Setting the bar high.
Steve Jobs 1955-2011. A master of excellence.
by Tom Thorne
It is taken three days to really let Steve Job's death sink in. The first response is, of course, that 56 is too young. The next response is why such an innovative and creative human has been is swept away by pernicious cancers. There are no answer to these questions and so they leave a hole for a while.
I have been on a quest for excellence in computer hardware and software ever since I found the Apple II in a Computerland store back in 1976. Steve Jobs and Apple always seemed to be ahead of the industry. They were adventuresome in stretching technology but they did it and continue to do it with product design that ergonomically knocks your eye out.
Their products were and remain eye candy but they are eye candy with wonderful usefulness and high utility. They give pleasure to look at and work with. This story is being written on such a product. The iPad2 is such a neat product both in hardware and software that no other pad comes near its performance and sophistication.
Integrated products and software
The iPad version of Pages, the Apple word processor, downloads for $9.95 from the Apple App Store. It is completely compatible with the iWorks version I have on my iMac. I send stories for this blog out from the iPad via email and they work and edit perfectly.
Every time I do this over the last few days it makes me think about Steve Jobs. It is his management of Apple that set the tone for these innovations and this level of compatibility between the Apple family of products.
Steve Jobs wasn't so much a tecky or even a software type. He wasn't a geek; he was in my view primarily a conceptual marketer. He possessed a knack for seeing upcoming technology and software concepts and turning these things into excellent Apple products. The real strength is that he has also set up a management and an Apple team do this time and time again.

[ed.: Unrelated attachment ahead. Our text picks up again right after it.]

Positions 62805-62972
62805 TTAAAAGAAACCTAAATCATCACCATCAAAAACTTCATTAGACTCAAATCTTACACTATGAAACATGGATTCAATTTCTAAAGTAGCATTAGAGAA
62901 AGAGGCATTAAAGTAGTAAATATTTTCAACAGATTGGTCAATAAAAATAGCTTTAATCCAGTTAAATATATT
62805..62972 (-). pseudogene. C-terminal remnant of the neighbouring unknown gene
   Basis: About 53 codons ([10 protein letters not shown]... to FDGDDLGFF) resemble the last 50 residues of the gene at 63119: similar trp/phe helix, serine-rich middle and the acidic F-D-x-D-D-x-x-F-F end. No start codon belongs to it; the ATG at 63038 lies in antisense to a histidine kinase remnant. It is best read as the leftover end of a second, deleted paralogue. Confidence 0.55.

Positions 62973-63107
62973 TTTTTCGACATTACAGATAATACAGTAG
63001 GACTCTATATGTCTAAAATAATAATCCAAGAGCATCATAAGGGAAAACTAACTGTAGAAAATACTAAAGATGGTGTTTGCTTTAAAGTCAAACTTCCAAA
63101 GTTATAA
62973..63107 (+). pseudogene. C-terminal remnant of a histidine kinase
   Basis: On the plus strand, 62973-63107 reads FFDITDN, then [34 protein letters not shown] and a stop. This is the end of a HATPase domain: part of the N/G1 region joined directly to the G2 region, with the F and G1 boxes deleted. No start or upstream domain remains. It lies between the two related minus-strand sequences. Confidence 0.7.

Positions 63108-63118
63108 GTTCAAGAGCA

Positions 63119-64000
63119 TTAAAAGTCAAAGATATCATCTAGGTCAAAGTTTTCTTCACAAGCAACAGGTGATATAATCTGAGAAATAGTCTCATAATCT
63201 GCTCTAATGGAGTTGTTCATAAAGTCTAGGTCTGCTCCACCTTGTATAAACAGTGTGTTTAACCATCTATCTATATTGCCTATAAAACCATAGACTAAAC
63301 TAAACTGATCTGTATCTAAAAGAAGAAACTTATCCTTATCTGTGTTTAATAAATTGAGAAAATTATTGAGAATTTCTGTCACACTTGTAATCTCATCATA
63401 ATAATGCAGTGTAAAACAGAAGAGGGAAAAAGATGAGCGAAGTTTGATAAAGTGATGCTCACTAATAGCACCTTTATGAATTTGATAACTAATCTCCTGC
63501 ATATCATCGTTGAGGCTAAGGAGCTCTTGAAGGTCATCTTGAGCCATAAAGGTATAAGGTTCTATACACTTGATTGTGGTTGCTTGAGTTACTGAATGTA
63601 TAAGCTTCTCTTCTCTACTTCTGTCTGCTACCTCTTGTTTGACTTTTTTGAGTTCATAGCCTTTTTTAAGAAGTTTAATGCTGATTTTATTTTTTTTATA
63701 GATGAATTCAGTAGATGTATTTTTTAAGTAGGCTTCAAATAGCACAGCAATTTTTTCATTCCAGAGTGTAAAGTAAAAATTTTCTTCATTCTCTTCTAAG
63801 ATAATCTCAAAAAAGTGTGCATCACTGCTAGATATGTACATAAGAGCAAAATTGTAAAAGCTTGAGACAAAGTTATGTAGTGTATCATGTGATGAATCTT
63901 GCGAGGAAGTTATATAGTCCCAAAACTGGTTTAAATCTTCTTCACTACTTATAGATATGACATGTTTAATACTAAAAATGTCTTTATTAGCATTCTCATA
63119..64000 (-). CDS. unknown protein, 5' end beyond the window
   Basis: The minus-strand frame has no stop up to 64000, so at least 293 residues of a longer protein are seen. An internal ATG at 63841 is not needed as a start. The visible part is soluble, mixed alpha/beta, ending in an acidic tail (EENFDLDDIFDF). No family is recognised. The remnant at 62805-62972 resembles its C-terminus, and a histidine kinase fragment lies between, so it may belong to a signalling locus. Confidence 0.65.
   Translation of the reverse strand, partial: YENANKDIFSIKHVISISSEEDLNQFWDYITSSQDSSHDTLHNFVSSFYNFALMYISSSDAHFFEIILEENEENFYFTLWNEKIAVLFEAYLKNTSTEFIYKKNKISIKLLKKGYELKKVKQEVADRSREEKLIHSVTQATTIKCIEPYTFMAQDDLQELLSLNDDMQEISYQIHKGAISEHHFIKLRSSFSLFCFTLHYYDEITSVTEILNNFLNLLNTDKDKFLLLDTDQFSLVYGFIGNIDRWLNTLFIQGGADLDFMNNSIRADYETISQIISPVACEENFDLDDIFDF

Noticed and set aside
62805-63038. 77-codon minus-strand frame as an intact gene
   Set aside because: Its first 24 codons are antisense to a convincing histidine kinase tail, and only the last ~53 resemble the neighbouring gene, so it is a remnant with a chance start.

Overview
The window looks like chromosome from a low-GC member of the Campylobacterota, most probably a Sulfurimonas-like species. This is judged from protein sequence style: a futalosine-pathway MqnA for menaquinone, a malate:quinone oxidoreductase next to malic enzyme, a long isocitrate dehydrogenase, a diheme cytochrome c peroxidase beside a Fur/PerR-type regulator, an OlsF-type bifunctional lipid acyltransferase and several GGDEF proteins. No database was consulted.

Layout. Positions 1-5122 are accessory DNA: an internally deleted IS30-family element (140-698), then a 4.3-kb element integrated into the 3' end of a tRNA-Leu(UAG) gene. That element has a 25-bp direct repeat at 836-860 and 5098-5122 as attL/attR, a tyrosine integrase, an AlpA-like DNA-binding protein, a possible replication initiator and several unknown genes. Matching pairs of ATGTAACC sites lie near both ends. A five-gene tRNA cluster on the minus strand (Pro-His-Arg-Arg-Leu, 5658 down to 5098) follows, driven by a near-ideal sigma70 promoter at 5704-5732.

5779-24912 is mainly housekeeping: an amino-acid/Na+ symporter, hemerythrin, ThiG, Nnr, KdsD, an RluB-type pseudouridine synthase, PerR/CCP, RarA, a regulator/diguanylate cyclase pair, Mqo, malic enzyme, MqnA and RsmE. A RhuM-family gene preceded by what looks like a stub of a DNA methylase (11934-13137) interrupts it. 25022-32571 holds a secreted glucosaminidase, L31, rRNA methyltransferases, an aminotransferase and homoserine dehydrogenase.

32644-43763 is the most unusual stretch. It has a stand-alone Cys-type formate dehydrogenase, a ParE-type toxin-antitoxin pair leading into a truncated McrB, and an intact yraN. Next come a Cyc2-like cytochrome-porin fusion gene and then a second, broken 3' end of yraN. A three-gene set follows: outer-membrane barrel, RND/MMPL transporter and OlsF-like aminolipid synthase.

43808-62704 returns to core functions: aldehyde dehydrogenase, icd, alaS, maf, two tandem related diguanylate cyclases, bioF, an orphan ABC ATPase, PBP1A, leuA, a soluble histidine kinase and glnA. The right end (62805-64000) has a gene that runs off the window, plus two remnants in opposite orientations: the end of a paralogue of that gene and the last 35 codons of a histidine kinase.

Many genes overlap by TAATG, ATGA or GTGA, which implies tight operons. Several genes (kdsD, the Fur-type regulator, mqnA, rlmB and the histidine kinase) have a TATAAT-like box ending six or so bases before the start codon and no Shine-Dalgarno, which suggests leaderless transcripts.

They produce product and a product line with wow factor. Everyone else in this business has clunkiness and inelegance when compared with the Apple product lineup. Steve Jobs has left this legacy at Apple.
This attitude for building useful high utility, yet pleasing to look at products, is the work of Steve Jobs but it is also implemented by a team of design and manufacturing professionals who will I am certain continue on even with Steve Jobs gone.
Steve Jobs returned to Apple and set it on a course of excellence.
The Apple of today is not the Apple that Steve Jobs left when he was unceremoniously dumped for almost 12 years. They brought him back when they were almost broke and the results again you see today. IPods, iMacs, iPads on the hardware front. iTunes revolutionized how music is distributed and now the App store deals with software distribution.
And when he was away from Apple he produced the NexT machines and pushed the envelope of personal computing many steps forward. Then he started Pixar animation studios which largely is responsible for the high standards we now see in digital animation. He also sold Pixar to Disney and was on the Disney board until his death.
Steve Jobs was one of a kind. He possessed vision, a rare commodity in business. His leadership and enthusiasm for making neat things happen will be missed but his legacy at Apple has taken root and is in good hands.
The other day I saw a snippet of film as Steve Jobs received an honorary degree from Stanford University in 2007. He spoke candidly to the students about his illnesses and told the graduating class not to waste time but to get a hold of what they wanted to do and do it. Follow your passion was the message.
He was truly a master of excellence and a role model for contemporary high technology business community. He was often not the easiest person to deal with and could be impatient when his team were slow to grasp what he wanted. However, the results of his work and leadership speak for themselves.
© Copyright 2011, Tom Thorne, All Rights Reserved.